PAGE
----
Mayo Clinic, Chengwei Capital, Bioved Ventures, Fenox Venture Capital and the Stanford StartX fund raised the $8 million. Chengwei Capital led the round, believing that Sense.ly has the ability to serve the massive Chinese market.
Five minute check in
Patients subscribe to Sense.ly from their home or care facility. They then receive a personalised care plan, which allows physicians to monitor risk factors and adjust clinical protocols when needed. Patients check in with Molly, the ‘virtual nurse’ instead of travelling to their doctors office. Molly asks patients how they’re doing with a five minute check-in. This check-in can be required once a day, or once every few days. Users simply talk to the app on their mobile phone, typing is not required.
The updates are automatically entered into a medical record, which can only be viewed by authorized health providers. It’s also possible to layer the app with data from other medical devices, like wearables. Physicians receive a notification when risks change or increase and can choose to follow up via video.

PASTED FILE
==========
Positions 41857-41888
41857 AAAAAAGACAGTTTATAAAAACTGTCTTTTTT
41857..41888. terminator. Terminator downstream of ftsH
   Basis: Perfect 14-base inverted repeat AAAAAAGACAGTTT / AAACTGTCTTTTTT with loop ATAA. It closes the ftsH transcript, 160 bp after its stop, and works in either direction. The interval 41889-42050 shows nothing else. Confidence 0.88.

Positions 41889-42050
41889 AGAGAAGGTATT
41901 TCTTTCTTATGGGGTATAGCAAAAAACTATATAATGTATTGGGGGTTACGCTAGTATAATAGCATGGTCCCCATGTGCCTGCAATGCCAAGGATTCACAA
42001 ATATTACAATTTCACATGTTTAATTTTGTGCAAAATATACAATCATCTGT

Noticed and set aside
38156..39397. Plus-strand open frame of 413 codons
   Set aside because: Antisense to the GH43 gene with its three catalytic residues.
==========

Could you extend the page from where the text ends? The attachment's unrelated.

More independence for 60 and older
At the moment, the app targets patients who are 60 and older and dealing with COPD, heart failure, diabetes and other age-associated health problems. To make the app work for them, since this is a group of people not necessarily comfortable with technology, Sense.ly uses commonly accepted medical protocols for diagnosing and dealing with chronic diseases when writing its rule-based engine and algorithms. The ‘virtual nurse’ may help these people to stay independent at home for a longer period of time.
Responding to the patients mood
Using artificial intelligence, Sense.ly is able to respond to a patients mood empathetically. This differentiates them from other platforms. The empathetic response should help patients feel more comfortable when addressing health concerns. After all, no one likes a chilly, robotic response to legitimate concerns.
"The technology should help healthcare professionals to do their jobs more effectively. It’s a way to support these professionals, not take their jobs", says founder Adam Odessky.